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Calamaria griswoldi LOVERIDGE, 1938

IUCN Red List - Calamaria griswoldi - Least Concern, LC

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Higher TaxaColubridae, Calamariinae, Colubroidea, Caenophidia, Alethinophidia, Serpentes, Squamata (snakes)
Subspecies 
Common Names 
SynonymCalamaria lumbricoidea griswoldi LOVERIDGE 1938
Calamaria vermiformis SMITH 1931: 27
Calamaria griswoldi — MARX & INGER 1955
Calamaria griswoldi — INGER & MARX 1965: 92
Calamaria vermiformis — TAYLOR 1965
Calamaria griswoldi — MANTHEY 1983
Calamaria griswoldi — INGER & VORIS 2001
Calamaria griswoldi — WALLACH et al. 2014: 137 
DistributionMalaysia (Borneo, Sabah, elevation up to 1800 m)

Type locality: Luidan River; Bundu Tuhan; Mount Kinabalu, North Borneo  
Reproductionoviparous 
TypesHolotype: MCZ 43580 
DiagnosisDiagnosis. Maxillary teeth modified; third and fourth supra-labials entering orbit; preocular present; mental touching anterior chin shields; color blackish brown above with a narrow white line between successive scale rows; immaculate yellowish white below (Inger & Marx 1965: 92).

Description. Rostral wider than high, portion visible from above 2/3 length of prefrontal suture; prefrontal 5/6 length of frontal, touching first 2 supralabials; frontal hexagonal, 1.33 to 2 times width of supraocular, about 2/3 to 3/4 length of parietal; parietal 1.66 to 2 times length of prefrontal paraparietal surrounded by 5 shields and scales; nasal smaller than postocular; preocular present; neither ocular as high as eye; eye equal to or slightly greater than eye-mouth distance; 5 supralabials, third and fourth entering orbit, fifth the largest, first 4 subequal; mental triangular, touching anterior chin shields; 5 infralabials, first 3 touching anterior chin shields; both pairs of chin shields meeting in midline; 3 gulars in midline between posterior chin shields and first ventral (Inger & Marx 1965: 92, including info below).

Body thickness index 0.017-0.039 (5 specimens); tail thick, tapering from base to a sharp point (Fig. 10B) ; dorsal scales reduce to four rows on tail opposite ninth to thirteenth subcaudal anterior to terminal scute.

Teeth: Nine to 10 modified maxillary teeth (4 specimens).

Ventrals: males, 155-179 (mean 168.5; N=6); females, 183-192 (mean 187.2; N=5). Subcaudals: males, 16-18 (mean 16.7; N=6); females, 13-16 (mean 14.5; N=4).

Total length: males, 192-425 mm.; females, 375-488 mm. Ratio of tail to total length: males, 0.059-0.068; (mean 0.063; N=6); females, 0.048 0.056 (mean 0.052; N=4).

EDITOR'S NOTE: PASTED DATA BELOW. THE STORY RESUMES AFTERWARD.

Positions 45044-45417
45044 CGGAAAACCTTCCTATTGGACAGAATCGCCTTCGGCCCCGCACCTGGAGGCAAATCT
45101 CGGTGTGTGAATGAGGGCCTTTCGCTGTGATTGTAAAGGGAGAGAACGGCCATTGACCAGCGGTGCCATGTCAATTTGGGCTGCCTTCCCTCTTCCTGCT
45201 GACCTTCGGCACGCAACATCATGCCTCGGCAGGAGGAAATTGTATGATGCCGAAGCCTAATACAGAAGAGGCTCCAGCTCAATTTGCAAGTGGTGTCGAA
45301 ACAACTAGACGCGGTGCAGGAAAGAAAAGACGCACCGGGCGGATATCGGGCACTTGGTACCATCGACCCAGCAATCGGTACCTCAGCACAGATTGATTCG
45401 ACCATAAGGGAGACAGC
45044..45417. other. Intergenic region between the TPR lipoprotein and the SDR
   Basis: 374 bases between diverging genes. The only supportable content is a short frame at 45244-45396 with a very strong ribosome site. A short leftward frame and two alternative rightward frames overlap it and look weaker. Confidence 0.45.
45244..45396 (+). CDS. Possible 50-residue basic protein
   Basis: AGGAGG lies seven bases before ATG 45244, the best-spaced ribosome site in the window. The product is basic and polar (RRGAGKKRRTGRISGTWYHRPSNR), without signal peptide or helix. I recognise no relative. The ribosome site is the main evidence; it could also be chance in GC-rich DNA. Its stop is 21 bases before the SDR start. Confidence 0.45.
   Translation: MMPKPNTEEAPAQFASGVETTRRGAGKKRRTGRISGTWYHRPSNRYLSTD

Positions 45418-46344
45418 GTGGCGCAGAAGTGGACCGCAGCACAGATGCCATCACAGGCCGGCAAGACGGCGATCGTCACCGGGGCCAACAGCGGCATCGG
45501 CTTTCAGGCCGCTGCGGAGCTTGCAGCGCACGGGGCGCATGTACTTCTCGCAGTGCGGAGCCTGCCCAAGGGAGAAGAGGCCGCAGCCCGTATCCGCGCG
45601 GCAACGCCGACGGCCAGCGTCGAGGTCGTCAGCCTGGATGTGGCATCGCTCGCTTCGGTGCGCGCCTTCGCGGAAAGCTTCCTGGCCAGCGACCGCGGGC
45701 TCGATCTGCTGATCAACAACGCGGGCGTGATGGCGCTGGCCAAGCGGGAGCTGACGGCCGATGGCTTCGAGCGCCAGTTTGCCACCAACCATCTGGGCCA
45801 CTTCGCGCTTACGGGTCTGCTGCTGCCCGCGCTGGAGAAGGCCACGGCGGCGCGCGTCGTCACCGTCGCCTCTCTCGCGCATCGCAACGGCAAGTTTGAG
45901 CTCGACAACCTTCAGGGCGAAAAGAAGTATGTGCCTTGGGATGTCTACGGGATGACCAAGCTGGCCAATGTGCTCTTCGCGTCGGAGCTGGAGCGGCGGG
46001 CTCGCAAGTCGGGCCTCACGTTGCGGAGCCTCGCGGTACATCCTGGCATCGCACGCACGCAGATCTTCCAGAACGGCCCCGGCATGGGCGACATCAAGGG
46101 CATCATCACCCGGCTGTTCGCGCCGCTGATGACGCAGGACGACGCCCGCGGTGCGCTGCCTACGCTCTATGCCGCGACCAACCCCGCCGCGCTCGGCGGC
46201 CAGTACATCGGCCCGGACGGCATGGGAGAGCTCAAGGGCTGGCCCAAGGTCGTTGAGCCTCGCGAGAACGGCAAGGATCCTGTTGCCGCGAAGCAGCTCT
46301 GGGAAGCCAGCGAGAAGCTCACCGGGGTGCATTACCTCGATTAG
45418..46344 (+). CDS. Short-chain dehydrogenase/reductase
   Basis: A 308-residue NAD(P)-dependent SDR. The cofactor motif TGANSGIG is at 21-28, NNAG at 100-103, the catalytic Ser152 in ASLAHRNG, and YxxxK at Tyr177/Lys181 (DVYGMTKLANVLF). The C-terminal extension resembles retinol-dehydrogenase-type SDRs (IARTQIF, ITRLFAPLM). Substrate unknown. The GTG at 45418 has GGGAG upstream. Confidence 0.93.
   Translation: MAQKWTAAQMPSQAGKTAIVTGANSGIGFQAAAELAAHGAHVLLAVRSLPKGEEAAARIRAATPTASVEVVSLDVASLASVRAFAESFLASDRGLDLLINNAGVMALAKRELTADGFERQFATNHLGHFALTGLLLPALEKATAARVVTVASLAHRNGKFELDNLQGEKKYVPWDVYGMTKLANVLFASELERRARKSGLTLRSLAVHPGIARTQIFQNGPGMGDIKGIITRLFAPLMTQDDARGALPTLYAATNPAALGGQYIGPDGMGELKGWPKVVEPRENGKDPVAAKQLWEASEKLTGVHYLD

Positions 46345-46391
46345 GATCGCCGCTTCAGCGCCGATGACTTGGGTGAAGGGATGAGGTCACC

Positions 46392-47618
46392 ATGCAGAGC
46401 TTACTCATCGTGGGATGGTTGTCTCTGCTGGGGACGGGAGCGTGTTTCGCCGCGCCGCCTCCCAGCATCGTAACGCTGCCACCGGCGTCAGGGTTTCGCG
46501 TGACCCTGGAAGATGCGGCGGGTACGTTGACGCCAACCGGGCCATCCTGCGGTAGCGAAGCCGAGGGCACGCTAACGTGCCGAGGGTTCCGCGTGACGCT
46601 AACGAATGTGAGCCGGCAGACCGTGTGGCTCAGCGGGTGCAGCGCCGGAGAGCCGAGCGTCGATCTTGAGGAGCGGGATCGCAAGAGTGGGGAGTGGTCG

Coloration: dark brown above; dark portion of scales without network; blackish brown stripes occupying central 2/3 of each scale row above the first, yellowish stripes on edges on adjacent scale rows; scales of first row yellow, immaculate in anterior part of body, usually each scale with a small dark spot in posterior half of body; head dark brown above; supralabials yellow in lower 2/3; head below immaculate yellow; an oblique light bar running forward from gular region onto rear of parietals; ventrals immaculate yellow; subcaudals yellow, usually a faint zig-zag dark line mid-ventrally (Inger & Marx 1965: 93). 
Comment 
EtymologyNamed after John Augustus Griswold Jr. (1912-1991), American aviculturist and ornithologist who was on the Harvard primate expeditions to Borneo (1936), Thailand (1937), and Peru (1939). He became Curator of Birds, Philadelphia Zoological Gardens (1947). He collected the type. 
References
  • Beolens, Bo; Michael Watkins, and Michael Grayson 2011. The Eponym Dictionary of Reptiles. Johns Hopkins University Press, Baltimore, USA - get paper here
  • Das, I. 2012. A Naturalist's Guide to the Snakes of South-East Asia: Malaysia, Singapore, Thailand, Myanmar, Borneo, Sumatra, Java and Bali. Oxford J, ohn Beaufoy Publishing - get paper here
  • Grismer, L. L., H. Kaiser & N. S. Yaakob 2004. A new species of Reed Snake of the genus Calamaria H. Boie, 1827, from Pulau Tioman, Pahang, West Malaysia. Hamadryad 28 (1&2): 1-6
  • Inger, R. F. & H. MARX 1965. The systematics and evolution of the oriental colubrid snakes of the genus Calamaria. Fieldiana: Zoology 49: 1-304. - get paper here
  • Inger, R.F. & Voris, H. K. 2001. The biogeographical relations of the frogs and snakes of Sundaland. Journal of Biogeography 28: 863-89 1
  • Loveridge, A. 1938. New snakes of the genera Calamaria, Bungarus and Trimeresurus from Mt. Kinabalu, North Borneo. Proc. Biol. Soc. Washington 51: 43-46. - get paper here
  • Malkmus, R.; Manthey, U.; Vogel, G. Hoffmann, P. & Kosuch, J. 2002. Amphibians and reptiles of Mount Kinabalu (North Borneo). A.R.G. Ganther Verlag, Rugell, 404 pp.
  • Malkmus,R. 1985. Amphibien und Reptilien vom Mount Kinabalu (4101 m), Nordborneo. Herpetofauna 7 (35): 6-13 - get paper here
  • Manthey,U. 1983. Exkursion am Mt. Kinabalu (4101 m), Nordborneo, Teil 3: Checkliste der Herpetofauna oberhalb 600 m ü. NN. Herpetofauna 5 (23): 20-31 - get paper here
  • Marx, H. & R. F. INGER 1955. Notes on the snakes of the genus Calamaria. Fieldiana: Zoology 37: 167 - 209 - get paper here
  • Smith, M.A. 1931. The herpetology of Mt. Kinabalu, North Borneo, 13455 ft. Bull. Raffles Mus. 5: 3-32.
  • Stuebing, R.B., Inger, R.F. & Lardner, B. 2014. A field guide to the snakes of Borneo, second edition. Natural history Publications (Borneo)
  • Taylor,E.H. 1965. The serpents of Thailand and adjacent waters. Univ. Kansas Sci. Bull. 45 (9): 609-1096 - get paper here
  • Wallach, Van; Kenneth L. Williams , Jeff Boundy 2014. Snakes of the World: A Catalogue of Living and Extinct Species. [type catalogue] Taylor and Francis, CRC Press, 1237 pp.
 
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